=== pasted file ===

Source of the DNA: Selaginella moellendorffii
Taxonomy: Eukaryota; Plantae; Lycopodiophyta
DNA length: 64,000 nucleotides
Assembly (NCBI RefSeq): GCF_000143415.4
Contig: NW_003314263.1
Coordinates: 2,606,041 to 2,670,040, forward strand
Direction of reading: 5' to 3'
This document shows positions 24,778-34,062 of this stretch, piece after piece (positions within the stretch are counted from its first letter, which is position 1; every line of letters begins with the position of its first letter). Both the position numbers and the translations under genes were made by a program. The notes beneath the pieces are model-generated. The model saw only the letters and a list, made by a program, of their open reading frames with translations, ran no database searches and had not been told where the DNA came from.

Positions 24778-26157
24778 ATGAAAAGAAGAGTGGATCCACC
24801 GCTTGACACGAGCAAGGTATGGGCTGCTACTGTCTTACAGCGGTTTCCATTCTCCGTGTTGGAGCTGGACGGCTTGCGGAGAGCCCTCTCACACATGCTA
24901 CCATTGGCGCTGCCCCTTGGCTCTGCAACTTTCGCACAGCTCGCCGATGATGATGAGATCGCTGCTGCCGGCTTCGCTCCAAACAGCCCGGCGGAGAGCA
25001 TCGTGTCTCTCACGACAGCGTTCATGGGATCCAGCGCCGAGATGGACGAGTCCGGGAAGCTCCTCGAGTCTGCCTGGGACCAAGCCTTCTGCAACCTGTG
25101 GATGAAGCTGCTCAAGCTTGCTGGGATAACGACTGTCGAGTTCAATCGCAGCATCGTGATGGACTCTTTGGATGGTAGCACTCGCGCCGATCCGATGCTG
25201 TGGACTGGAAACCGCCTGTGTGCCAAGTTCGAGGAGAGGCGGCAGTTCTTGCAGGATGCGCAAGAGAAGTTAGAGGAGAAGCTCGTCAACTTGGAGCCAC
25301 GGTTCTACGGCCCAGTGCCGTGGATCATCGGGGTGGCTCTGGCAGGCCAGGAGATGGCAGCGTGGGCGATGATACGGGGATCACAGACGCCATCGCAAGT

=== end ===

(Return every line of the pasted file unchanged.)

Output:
Source of the DNA: Selaginella moellendorffii
Taxonomy: Eukaryota; Plantae; Lycopodiophyta
DNA length: 64,000 nucleotides
Assembly (NCBI RefSeq): GCF_000143415.4
Contig: NW_003314263.1
Coordinates: 2,606,041 to 2,670,040, forward strand
Direction of reading: 5' to 3'
This document shows positions 24,778-34,062 of this stretch, piece after piece (positions within the stretch are counted from its first letter, which is position 1; every line of letters begins with the position of its first letter). Both the position numbers and the translations under genes were made by a program. The notes beneath the pieces are model-generated. The model saw only the letters and a list, made by a program, of their open reading frames with translations, ran no database searches and had not been told where the DNA came from.

Positions 24778-26157
24778 ATGAAAAGAAGAGTGGATCCACC
24801 GCTTGACACGAGCAAGGTATGGGCTGCTACTGTCTTACAGCGGTTTCCATTCTCCGTGTTGGAGCTGGACGGCTTGCGGAGAGCCCTCTCACACATGCTA
24901 CCATTGGCGCTGCCCCTTGGCTCTGCAACTTTCGCACAGCTCGCCGATGATGATGAGATCGCTGCTGCCGGCTTCGCTCCAAACAGCCCGGCGGAGAGCA
25001 TCGTGTCTCTCACGACAGCGTTCATGGGATCCAGCGCCGAGATGGACGAGTCCGGGAAGCTCCTCGAGTCTGCCTGGGACCAAGCCTTCTGCAACCTGTG
25101 GATGAAGCTGCTCAAGCTTGCTGGGATAACGACTGTCGAGTTCAATCGCAGCATCGTGATGGACTCTTTGGATGGTAGCACTCGCGCCGATCCGATGCTG
25201 TGGACTGGAAACCGCCTGTGTGCCAAGTTCGAGGAGAGGCGGCAGTTCTTGCAGGATGCGCAAGAGAAGTTAGAGGAGAAGCTCGTCAACTTGGAGCCAC
25301 GGTTCTACGGCCCAGTGCCGTGGATCATCGGGGTGGCTCTGGCAGGCCAGGAGATGGCAGCGTGGGCGATGATACGGGGATCACAGACGCCATCGCAAGT